The pastiera: Italy's most festive cake

Luciana Squadrilli charts the history of the pastiera, a seasonal cake that's eaten during Easter and Christmas.

Luciana Squadrilli is a freelance journalist and author specialising in food and travel writing.

Born in Naples but currently living in Rome, Luciana Squadrilli is a freelance journalist and author specialising in food and travel writing. She is a regular contributor to Identità Golose, Via dei Gourmet, Gazza Golosa, I Cento Roma, Flos Olei, Olive Oil Times and Hi-Europe Magazine, and when she's not travelling or discovering culinary delights, she indulges her personal passions: pizza, extra virgin olive oil and the desert.

Talking about pastiera – the delicious tart from Naples – with Italians would likely raise more than one argument: is it a Christmas or Easter cake? Do you put wheat, rice or pasta in the filling? Should custard (crème pâtissière) be added to the filling, or not? How thick should it be?

Answering such questions is not easy; as with many other traditional recipes handed down from mother to daughter – see ragù – almost every single family has its own version, cherished as a part of their heritage and, of course, considered to be the best ever. Also, many regional variations exist and even the name of a dish is sometimes disputed.

I talked to Tommaso Esposito, a sophisticated gourmet and passionate food historian at the helm of the Pulcinella Museum in Acerra, to help me retrace the origins and boundaries of the original pastiera. ‘Mentions of a so-called pastiedda, as it is sometimes still called today in some areas of Campania, date back to the sixteenth century, when the term generally referred to a kind of savoury or sweet pie made with wheat, rice or tagliolini pasta (depending on the area), and other ingredients such as provatura (a forebear to mozzarella), cheese or salami,’ he explains. ‘Neapolitan poet Giovanni Battista del Tufo mentioned it in his essay on Naples' wonders, but it was only in the 1800s that something more similar to what we eat today was described by Ippolito Cavalcanti – a kind of shortcake using lard instead of butter and filled with boiled wheat, ricotta cheese, eggs, candied fruit, cinnamon and other spices, that he recommended should be eaten warm.’ By then, the pastiera became a typical food around Easter – wheat, ricotta cheese and eggs symbolized fertility and renaissance, thus representing the return of spring and the resurrection – and it was commonly prepared by nuns.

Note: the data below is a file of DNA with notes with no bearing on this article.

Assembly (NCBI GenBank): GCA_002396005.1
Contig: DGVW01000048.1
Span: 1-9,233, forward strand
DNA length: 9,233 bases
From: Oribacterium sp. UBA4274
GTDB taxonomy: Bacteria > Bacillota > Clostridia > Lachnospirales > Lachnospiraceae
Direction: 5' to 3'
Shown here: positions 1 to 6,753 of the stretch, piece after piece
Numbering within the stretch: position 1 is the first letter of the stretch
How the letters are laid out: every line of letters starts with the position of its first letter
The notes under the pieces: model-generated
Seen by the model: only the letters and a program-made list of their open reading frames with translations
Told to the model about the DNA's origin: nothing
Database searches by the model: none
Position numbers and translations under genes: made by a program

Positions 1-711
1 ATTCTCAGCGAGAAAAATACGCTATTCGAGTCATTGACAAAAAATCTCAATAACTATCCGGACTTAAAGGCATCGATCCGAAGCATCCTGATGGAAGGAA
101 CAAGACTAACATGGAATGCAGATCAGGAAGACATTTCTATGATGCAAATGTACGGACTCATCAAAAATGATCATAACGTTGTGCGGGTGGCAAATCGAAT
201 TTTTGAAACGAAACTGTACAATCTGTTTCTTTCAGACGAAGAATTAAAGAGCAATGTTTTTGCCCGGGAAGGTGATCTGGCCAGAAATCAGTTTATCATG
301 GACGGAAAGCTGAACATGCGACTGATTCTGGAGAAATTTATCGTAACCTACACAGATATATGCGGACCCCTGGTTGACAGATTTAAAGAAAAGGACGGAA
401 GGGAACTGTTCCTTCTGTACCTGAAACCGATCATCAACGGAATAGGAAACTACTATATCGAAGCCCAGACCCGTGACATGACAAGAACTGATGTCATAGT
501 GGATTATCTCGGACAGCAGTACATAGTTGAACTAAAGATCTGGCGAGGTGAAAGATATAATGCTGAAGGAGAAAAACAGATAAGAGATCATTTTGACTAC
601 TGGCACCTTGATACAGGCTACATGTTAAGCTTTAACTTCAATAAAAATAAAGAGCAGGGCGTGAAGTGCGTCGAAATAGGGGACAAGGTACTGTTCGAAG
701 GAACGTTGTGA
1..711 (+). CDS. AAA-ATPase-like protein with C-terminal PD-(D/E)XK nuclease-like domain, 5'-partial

Given the utterly delicious taste of this rich tart, its fragrant aroma and the irresistible citrusy taste (as orange flower water or oil is now considered a trademark of a proper pastiera) many bakeries now prepare it all year round. It is considered a ‘festive’ pie and is also commonly eaten at Christmas, along with other traditional cakes such as struffoli (small fried balls of dough with honey) and roccocò (spiced round biscuits).

A typical pastiera filling includes candied fruit, boiled wheat, eggs, ricotta and sugar
The cake can be made with or without custard

Pastiera today

So, what are the features of an amazing modern pastiera? According to Tommaso Esposito it should be three to four centimetres thick, with a faultless, crumbly crust made with good quality eggs and butter. As for the filling, ricotta and wheat (which is boiled in water or precooked and then added to milk, butter and lemon zest to make a sort of cream) must be perfectly balanced and the cereal should keep its crispness. Candied fruit should include lemon, orange and citron, but those who stick to the traditional recipe also add cocozzata (candied pumpkin).